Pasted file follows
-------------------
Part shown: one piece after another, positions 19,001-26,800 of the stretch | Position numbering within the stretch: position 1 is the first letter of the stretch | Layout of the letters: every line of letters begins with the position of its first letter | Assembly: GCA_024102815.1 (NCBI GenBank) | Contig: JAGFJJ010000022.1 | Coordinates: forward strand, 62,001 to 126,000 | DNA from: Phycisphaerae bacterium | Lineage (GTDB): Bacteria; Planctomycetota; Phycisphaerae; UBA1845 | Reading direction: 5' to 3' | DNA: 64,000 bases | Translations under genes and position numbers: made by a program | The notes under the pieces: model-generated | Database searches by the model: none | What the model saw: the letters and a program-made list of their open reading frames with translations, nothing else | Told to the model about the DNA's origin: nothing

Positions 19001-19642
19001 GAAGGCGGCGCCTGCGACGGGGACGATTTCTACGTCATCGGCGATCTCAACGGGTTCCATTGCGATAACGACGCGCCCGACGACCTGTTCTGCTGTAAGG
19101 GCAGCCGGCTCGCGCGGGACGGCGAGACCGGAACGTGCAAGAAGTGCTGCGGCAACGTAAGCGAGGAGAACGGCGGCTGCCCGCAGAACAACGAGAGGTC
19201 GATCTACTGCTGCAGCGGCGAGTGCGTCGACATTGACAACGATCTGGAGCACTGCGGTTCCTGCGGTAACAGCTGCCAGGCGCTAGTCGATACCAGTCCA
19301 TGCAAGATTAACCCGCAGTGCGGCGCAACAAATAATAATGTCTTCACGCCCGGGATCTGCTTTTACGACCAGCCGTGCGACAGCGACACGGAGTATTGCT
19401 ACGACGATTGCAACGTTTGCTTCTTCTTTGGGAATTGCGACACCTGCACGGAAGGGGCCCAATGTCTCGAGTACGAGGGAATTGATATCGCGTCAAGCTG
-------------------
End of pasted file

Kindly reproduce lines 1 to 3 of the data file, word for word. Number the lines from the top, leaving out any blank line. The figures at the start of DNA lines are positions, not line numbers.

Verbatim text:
Part shown: one piece after another, positions 19,001-26,800 of the stretch | Position numbering within the stretch: position 1 is the first letter of the stretch | Layout of the letters: every line of letters begins with the position of its first letter | Assembly: GCA_024102815.1 (NCBI GenBank) | Contig: JAGFJJ010000022.1 | Coordinates: forward strand, 62,001 to 126,000 | DNA from: Phycisphaerae bacterium | Lineage (GTDB): Bacteria; Planctomycetota; Phycisphaerae; UBA1845 | Reading direction: 5' to 3' | DNA: 64,000 bases | Translations under genes and position numbers: made by a program | The notes under the pieces: model-generated | Database searches by the model: none | What the model saw: the letters and a program-made list of their open reading frames with translations, nothing else | Told to the model about the DNA's origin: nothing

Positions 19001-19642
19001 GAAGGCGGCGCCTGCGACGGGGACGATTTCTACGTCATCGGCGATCTCAACGGGTTCCATTGCGATAACGACGCGCCCGACGACCTGTTCTGCTGTAAGG